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Surgery in one form or another is the most common course of action after a Kidney Cancer diagnosis and should be carried out as rapidly as possible to avoid additional risk of development. Your medical team will explain the surgical options and why they recommend the particular one for you. Kidney Removal is called a Nephrectomy and one could say they come in several sizes!

A Radical Nephrectomy: This is the most common operation and is normally removes the entire kidney, the Adrenal Gland and a Margin of tissue around the affected area. Additionally sometimes the Ureter is removed all the way to the Bladder. Also the surgeon may plan to remove some Lymph Nodes in the area or make that decision based on his physical investigation during the procedure.

A Simple Nephrectomy: This is where the surgeon removes only the kidney, this is only done for some patients with Stage 1 Kidney Cancer.

A Partial Nephrectomy: This operation is where the surgeon removes only a part of the kidney usually because the patient has only one kidney or where the patient has cancer affecting both kidneys. This operation is also sometimes done if the cancer is under ¾ inch and isolated.

Surgical Methods

Open Nephrectomy: This is when under full anaesthetic the surgical team make an incision right around your flank from almost your tummy button to the band of muscle supporting your spinal column. This requires cutting through three levels of muscle and upwards to liberate the kidney which is firmly positioned just inside the lower rib cage. Sometimes your surgeon may have to remove one or more of your ribs to access the kidney and ensure the removal of a Margin]].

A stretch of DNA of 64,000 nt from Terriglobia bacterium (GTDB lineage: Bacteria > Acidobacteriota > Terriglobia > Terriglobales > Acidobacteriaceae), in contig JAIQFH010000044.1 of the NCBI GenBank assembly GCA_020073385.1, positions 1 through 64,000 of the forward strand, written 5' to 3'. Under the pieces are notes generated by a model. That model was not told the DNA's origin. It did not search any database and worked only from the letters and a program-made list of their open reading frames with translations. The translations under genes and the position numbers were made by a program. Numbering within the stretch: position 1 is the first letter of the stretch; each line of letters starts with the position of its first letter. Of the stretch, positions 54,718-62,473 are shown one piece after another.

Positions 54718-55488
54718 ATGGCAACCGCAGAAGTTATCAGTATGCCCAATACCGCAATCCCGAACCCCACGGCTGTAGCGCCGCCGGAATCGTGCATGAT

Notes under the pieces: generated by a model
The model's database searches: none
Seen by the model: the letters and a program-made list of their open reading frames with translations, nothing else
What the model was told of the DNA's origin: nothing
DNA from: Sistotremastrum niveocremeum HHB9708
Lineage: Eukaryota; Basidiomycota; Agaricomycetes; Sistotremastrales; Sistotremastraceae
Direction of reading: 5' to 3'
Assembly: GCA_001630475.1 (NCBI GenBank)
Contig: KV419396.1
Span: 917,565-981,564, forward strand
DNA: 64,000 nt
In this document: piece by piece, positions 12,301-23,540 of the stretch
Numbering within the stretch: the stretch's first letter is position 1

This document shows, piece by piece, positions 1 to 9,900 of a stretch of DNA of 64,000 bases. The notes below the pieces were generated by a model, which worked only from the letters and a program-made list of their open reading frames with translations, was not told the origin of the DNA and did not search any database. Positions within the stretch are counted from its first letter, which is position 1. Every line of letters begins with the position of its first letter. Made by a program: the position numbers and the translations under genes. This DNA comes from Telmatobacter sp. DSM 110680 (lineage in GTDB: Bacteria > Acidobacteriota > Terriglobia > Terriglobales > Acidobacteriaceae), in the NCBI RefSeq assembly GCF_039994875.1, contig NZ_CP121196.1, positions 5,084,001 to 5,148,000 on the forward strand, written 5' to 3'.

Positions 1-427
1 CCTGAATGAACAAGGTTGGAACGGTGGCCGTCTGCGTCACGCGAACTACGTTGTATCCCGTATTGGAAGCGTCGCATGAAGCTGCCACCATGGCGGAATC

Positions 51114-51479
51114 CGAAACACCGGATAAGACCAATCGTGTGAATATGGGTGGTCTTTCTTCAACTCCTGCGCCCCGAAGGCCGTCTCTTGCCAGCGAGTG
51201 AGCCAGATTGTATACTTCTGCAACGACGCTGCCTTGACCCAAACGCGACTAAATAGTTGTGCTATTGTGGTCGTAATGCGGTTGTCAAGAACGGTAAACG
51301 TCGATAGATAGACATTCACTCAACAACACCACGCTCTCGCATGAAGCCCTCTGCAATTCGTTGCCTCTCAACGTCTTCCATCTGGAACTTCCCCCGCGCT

Partial Laparoscopic Nephrectomy: This is when the surgeon believes that he can conduct the operation by Key Hole (Laparoscopy) techniques but wishes to remove the kidney whole through a supporting aperture. This aperture permits the insertion of either a hand or part of a hand and the kidney can be extracted ensuring no leakage of cancerous tissue.

Laparascopic Nephrectomy: This is when the surgeon considers that the cancer is so small as to be safely removed with a laparoscope. This normally requires upto 5 small incisions for the insertion of instruments. This operation is also used in the case of patients who are not fit enough to survive an open nephrectomy.

Before Your Operation You May Wish To Ask Your Medical Team:

1. Which operation do you recommend for me and by which method?

2. Why do you recommend this versus the alternatives?

3. What exactly do you intend to remove and why?

4. Do you believe that there is lymph node involvement? How do you arrive at this opinion?

5. What are the risks of this surgery and the possible chances?

6. How will I feel after the surgery? And for how long?

7. How long will I be likely to stay in hospital?

8. How long will it be before I can get back to normal & work?

9. Do you envisage additional treatment immediately or in the future?

10. What are the long term effects of this surgery I can expect?

For additional information on Surgery click here


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